During nutrition workshops with students and industry professionals, I generally break nutrition analysis training down into sections corresponding to nutrients or nutrient digestion measures. Within the nutrient section, the classifications we discuss include protein, carbohydrates, fat, ash and minerals, and fermentation compounds. Protein and nitrogenous compounds tend to be the first nutrient class we delve into only because these compounds are listed first on most forage and feed analysis reports.
Crude protein is the anchor
Forages tend to be between 5% and 30% crude protein on a dry matter basis. Explained in pounds-per-ton terms, this equates to between 100 and 600 pounds of crude protein per dry ton. With expensive soybean meal and protein prices, this makes protein an incredibly valuable component of forage; however, crude protein is just what the name implies — a crude measure of the actual amino acid and protein content in the forage.
In the feed analysis laboratory, crude protein is determined by measuring the total nitrogen (N) and then multiplying that value by 6.25. Crude protein doesn’t necessarily equate to usable true protein and amino acids in fermented forages, hence a better understanding of nonprotein or bound protein measures in forage crops becomes important.
Nonprotein nitrogen differs
Fresh forages and hay crops tend to have very small amounts of nonprotein-N (NPN), except in cases where nitrate-N is taken up by the plant in considerable quantities, and the living forage is unable to convert this nitrate-N into amino acid and protein fast enough. This situation tends to be associated with extreme drought stress followed by a rain event and harvest, or soon after a killing frost. In both cases, there can be a considerable amount of nitrate-N included in the crude protein fraction; however, this NPN is not true protein and is toxic to ruminants in high amounts, acting like cyanide.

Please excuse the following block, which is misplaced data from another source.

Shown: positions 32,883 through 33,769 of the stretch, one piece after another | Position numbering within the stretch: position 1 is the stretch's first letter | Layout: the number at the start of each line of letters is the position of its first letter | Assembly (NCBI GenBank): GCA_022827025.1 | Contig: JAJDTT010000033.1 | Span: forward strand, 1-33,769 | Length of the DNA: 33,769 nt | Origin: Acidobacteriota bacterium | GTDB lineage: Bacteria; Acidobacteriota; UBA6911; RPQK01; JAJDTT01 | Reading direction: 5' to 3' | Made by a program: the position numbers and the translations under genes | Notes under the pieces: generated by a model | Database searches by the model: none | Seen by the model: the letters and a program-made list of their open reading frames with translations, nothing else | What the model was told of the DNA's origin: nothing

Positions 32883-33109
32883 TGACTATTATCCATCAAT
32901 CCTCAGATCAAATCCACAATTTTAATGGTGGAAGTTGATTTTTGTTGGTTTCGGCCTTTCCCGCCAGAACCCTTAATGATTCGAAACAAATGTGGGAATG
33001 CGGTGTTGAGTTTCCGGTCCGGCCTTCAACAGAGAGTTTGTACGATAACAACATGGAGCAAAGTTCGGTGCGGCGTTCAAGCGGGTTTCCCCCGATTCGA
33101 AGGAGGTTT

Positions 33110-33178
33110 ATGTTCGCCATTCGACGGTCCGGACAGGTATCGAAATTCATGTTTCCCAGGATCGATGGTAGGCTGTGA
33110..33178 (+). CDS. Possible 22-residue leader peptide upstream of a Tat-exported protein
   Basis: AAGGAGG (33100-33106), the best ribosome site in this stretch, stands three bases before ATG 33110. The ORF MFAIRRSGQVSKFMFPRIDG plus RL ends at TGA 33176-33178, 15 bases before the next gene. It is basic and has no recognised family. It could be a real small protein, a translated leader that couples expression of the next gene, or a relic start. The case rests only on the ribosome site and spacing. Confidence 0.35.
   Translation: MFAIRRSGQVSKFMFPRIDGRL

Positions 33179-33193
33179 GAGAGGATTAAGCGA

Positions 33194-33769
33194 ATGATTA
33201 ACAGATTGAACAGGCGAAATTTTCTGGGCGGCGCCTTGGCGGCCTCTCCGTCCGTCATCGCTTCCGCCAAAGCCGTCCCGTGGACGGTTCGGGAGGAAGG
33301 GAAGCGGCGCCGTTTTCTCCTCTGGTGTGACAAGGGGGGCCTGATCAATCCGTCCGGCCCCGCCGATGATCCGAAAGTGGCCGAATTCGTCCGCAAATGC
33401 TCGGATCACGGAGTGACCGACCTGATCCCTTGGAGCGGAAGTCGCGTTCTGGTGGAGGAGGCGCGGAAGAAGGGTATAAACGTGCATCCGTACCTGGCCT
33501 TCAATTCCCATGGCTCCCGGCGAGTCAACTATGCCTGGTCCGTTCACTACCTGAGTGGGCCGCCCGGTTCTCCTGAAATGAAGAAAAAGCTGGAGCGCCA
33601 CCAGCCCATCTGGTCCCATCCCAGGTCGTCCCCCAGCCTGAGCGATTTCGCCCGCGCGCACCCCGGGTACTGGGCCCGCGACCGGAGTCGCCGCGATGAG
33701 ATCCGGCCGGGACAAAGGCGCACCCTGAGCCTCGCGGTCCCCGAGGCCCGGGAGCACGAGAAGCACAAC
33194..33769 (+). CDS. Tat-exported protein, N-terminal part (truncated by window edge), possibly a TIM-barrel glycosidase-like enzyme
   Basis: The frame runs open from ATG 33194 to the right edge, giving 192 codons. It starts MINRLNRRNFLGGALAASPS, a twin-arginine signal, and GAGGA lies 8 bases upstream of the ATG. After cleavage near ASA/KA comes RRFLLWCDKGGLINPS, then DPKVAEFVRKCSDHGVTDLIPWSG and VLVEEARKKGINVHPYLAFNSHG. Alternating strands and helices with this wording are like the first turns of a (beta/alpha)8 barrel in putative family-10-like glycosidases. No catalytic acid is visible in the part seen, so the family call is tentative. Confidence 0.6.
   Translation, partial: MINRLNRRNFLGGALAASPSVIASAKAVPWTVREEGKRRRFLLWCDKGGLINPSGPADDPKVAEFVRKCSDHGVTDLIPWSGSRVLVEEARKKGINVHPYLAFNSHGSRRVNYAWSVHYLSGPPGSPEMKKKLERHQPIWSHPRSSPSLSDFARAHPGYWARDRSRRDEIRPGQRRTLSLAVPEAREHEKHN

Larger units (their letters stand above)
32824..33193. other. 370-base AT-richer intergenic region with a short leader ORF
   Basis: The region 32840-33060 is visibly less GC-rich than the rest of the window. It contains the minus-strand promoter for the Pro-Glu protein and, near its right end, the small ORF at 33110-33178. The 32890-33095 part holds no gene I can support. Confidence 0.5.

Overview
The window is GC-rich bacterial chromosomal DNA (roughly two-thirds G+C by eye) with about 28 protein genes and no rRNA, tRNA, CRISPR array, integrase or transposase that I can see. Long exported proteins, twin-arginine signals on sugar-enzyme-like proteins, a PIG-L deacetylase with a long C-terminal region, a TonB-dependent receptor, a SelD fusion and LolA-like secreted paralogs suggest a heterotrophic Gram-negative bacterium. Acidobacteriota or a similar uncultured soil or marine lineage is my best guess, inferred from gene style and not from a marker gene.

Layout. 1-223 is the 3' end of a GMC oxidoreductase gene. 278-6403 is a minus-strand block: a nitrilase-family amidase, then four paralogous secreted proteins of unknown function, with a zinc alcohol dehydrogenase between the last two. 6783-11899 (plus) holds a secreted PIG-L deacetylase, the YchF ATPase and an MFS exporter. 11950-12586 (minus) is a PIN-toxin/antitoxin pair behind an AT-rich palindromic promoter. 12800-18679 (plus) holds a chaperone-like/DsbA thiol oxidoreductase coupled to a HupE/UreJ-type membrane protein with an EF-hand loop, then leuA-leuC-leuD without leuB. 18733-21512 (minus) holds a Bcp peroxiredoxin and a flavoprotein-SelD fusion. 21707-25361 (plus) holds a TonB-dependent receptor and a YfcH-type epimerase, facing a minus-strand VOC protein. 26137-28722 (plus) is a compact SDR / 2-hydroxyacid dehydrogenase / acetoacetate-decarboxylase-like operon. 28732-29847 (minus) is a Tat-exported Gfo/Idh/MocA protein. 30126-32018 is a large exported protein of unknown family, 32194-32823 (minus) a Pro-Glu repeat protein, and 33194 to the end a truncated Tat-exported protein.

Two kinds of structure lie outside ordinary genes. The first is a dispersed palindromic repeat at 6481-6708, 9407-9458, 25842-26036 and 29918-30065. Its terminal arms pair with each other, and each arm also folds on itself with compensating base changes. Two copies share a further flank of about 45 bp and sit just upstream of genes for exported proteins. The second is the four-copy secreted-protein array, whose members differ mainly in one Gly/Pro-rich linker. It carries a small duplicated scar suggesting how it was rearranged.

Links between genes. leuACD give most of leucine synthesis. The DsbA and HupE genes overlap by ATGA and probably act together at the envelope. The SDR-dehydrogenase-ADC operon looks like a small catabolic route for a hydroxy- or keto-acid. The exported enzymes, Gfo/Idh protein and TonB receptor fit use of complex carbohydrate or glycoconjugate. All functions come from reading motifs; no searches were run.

Fermented forages contain a different NPN form from fresh or hay crops. This NPN is measured as ammonia-N and represents broken down protein and amino acid, resulting from fermentation bacteria and microbial protein degradation. Ammonia-N can also result from proteolysis following extensive enzymatic activity.
We can use ammonia-N measures in a couple of practical ways — either to identify an inefficient forage preservation or to assess the extent that corn grain and silage has fermented.
A 10% ammonia-N rule of thumb applies to haylage crops, whereas the goal is to have 10% or less of the total crude protein measured as ammonia-N. Alternatively, this means that 90% of the crude protein has been conserved in protein or amino acid form. When ammonia-N is greater than 10% of the total crude protein, the forage has likely fermented inefficiently and the true protein value of the feed isn’t optimized.
For corn grain and silage, the protein in the feed is of lesser interest relative to the starch and energy component. Silage and high-moisture corn offer exceptional energy per pound due to excellent starch digestibility following ensiling. With these feeds, 10% or greater ammonia-N indicates adequately fermented silage or high-moisture corn, and this implies that the silage or grain is feeding to its full potential.
Bound protein of little value
The final protein fraction laboratory measure is undigestible protein, which is found in the acid detergent fiber-bound fraction. Some protein is inevitably locked within forage fiber. Of particular interest is the protein that is bound so tightly to fiber that even a strong acid detergent can’t break the protein loose. This is defined as acid detergent insoluble crude protein, or ADICP.
With an efficient fermentation or hay preservation and no heat damage, the ADICP should be less than 1% of the total forage. If this value is greater than 1%, there is reason to believe that substantial heating in the ensiling or curing process took place and bound too much protein into an indigestible form.
Hay that heats because it was harvested at too high of a moisture content will often have a high ADICP value, especially if it “caramelizes.” This undigestible protein passes through the animal without providing any value and should be subtracted from the total crude protein when balancing diets.
Looking toward the future of animal nutrition, we’ll likely progress toward amino acid measurements as a more accurate depiction of the true protein content in feeds. However, for the immediate future, the crude protein, nonprotein nitrogen, and bound protein measures remain the bedrock for dairy or beef nutritionists to formulate diets.
Next time you review your forage analyses, identify and interpret the protein measures discussed here. In following “Feed Analysis” columns, we’ll cover the other sections with a goal to advance your feed analysis report interpretive skills.
Aug. 10, 2022
By John Goeser